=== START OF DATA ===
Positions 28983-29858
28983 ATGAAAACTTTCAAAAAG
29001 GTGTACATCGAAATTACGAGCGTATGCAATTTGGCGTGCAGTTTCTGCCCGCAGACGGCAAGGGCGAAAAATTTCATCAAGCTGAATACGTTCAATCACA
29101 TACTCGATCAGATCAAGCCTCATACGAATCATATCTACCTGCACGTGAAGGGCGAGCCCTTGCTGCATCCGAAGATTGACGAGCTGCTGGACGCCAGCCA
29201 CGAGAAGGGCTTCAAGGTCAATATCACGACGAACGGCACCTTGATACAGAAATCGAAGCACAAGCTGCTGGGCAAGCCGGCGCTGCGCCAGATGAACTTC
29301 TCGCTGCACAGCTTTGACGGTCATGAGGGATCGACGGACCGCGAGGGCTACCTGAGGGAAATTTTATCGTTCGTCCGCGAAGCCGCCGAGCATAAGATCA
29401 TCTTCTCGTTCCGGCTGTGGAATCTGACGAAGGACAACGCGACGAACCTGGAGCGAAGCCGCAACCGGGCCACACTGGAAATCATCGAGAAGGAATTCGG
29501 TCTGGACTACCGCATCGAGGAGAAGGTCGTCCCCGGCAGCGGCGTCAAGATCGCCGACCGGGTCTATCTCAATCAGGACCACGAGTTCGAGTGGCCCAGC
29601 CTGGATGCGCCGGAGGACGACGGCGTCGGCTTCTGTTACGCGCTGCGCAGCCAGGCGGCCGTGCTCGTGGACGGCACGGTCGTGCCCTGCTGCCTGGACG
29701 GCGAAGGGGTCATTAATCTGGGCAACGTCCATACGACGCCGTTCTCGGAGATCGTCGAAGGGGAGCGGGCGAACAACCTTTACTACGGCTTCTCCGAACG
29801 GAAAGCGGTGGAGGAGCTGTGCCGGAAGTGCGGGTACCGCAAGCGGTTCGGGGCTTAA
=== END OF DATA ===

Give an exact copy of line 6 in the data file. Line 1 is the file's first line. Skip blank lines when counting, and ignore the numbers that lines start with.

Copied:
29301 TCGCTGCACAGCTTTGACGGTCATGAGGGATCGACGGACCGCGAGGGCTACCTGAGGGAAATTTTATCGTTCGTCCGCGAAGCCGCCGAGCATAAGATCA